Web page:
Background and aims: Pathologic intimal thickening (PIT) is an important stage of atherosclerosis that leads to atheroma. The present study aimed to clarify the pathogenesis of PIT in humans. Methods: Coronary arteries were obtained from 43 autopsy subjects aged 15–49 years. Non-atherosclerotic intima and atherosclerotic intimal lesions were classified into four groups, i.e. diffuse intimal thickening, fatty infiltration, fatty streak, and PIT, and the number and density of macrophages and smooth muscle cells (SMCs) were determined. Components of the lesions and proliferative and apoptotic activities of macrophages and SMCs were investigated by immunohistochemistry and TUNEL assay. Results: Extracellular lipids accumulated mildly in the fatty infiltration and fatty streak, and abundantly in the PIT to form the lipid pool. The extracellular lipids co-localized with apolipoprotein B and fibrinogen. Macrophage foam cells accumulated in the fatty streak and PIT, but no TUNEL-positive macrophages were detected in any lesion. No significant difference in the number of SMCs was found between the four groups, but the density of SMCs decreased in the fatty streak and PIT. The decrease correlated with an increase in the number of macrophages, and the accumulation of extracellular lipids in the lipid pool. Neither Ki-67-positive nor TUNEL-positive SMCs were detected in any lesion. Conclusions: In PIT in human atherosclerosis, the lipid pool is formed by infiltration and deposition of plasma-derived lipids. Intimal SMCs are dispersed in association with macrophage infiltration and lipid pool formation without undergoing significant proliferation or death.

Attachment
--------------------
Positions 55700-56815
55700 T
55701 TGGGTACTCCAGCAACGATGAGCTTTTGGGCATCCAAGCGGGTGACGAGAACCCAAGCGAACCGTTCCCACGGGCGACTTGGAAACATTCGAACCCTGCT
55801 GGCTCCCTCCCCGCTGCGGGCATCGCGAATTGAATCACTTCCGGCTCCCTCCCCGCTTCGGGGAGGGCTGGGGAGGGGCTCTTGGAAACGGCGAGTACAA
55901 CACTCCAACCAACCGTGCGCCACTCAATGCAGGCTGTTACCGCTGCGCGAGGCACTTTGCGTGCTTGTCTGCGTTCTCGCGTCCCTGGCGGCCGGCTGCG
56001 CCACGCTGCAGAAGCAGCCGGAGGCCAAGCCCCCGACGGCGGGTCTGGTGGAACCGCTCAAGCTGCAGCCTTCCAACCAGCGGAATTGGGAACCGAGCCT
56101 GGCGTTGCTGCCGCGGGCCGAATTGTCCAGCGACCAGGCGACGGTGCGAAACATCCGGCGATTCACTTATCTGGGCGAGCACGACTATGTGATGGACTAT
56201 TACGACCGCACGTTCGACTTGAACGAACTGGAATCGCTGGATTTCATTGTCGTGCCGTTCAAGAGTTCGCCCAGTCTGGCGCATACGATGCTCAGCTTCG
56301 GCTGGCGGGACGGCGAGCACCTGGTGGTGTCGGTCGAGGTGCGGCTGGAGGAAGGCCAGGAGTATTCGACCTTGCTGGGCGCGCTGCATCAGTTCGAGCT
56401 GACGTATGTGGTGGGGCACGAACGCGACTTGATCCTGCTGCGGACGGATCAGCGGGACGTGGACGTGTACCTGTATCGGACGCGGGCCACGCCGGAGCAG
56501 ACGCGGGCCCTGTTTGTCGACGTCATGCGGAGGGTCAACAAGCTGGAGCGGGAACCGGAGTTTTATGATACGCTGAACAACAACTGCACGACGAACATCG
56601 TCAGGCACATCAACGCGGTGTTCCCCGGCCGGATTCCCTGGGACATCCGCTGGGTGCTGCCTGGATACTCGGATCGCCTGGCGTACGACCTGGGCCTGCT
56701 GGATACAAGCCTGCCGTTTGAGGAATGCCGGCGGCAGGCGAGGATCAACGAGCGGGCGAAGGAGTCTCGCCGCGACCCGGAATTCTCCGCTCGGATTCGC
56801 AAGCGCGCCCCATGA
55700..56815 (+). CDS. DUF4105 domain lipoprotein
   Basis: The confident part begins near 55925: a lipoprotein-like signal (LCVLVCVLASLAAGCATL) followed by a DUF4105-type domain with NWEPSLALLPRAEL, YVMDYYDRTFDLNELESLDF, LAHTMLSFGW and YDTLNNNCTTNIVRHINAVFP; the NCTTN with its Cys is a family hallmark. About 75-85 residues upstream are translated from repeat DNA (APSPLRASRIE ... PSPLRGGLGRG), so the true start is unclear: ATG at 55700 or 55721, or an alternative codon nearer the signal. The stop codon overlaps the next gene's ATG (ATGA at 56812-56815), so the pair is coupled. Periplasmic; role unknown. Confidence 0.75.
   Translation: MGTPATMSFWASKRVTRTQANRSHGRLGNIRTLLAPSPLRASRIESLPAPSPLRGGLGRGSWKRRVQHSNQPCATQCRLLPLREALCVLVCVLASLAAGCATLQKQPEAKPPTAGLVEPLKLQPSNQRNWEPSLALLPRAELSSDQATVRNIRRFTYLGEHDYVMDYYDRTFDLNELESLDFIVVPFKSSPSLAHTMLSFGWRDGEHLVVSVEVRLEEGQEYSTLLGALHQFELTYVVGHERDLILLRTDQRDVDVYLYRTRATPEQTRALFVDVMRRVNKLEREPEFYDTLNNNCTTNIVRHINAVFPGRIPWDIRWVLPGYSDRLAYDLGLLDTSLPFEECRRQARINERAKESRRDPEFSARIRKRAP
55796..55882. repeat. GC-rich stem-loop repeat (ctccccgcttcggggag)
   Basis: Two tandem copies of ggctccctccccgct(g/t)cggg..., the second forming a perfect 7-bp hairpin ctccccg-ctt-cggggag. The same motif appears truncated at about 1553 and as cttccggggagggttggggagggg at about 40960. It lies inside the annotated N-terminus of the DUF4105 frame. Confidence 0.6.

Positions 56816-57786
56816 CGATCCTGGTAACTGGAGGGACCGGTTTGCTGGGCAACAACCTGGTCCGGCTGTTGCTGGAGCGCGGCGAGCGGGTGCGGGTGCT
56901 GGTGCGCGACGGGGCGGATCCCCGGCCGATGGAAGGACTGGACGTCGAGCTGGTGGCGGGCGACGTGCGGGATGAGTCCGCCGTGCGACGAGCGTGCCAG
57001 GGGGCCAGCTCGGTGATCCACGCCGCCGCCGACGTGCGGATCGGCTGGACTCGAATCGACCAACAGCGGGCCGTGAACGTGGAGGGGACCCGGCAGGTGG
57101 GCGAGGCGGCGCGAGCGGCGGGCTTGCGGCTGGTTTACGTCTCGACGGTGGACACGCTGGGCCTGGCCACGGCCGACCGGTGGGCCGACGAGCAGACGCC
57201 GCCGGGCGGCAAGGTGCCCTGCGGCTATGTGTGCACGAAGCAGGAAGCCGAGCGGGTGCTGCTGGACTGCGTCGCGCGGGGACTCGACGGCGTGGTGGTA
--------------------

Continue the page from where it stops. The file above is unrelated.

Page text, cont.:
|Number of pages||8|
|Publication status||Published - Jul 2018|
All Science Journal Classification (ASJC) codes
- Cardiology and Cardiovascular Medicine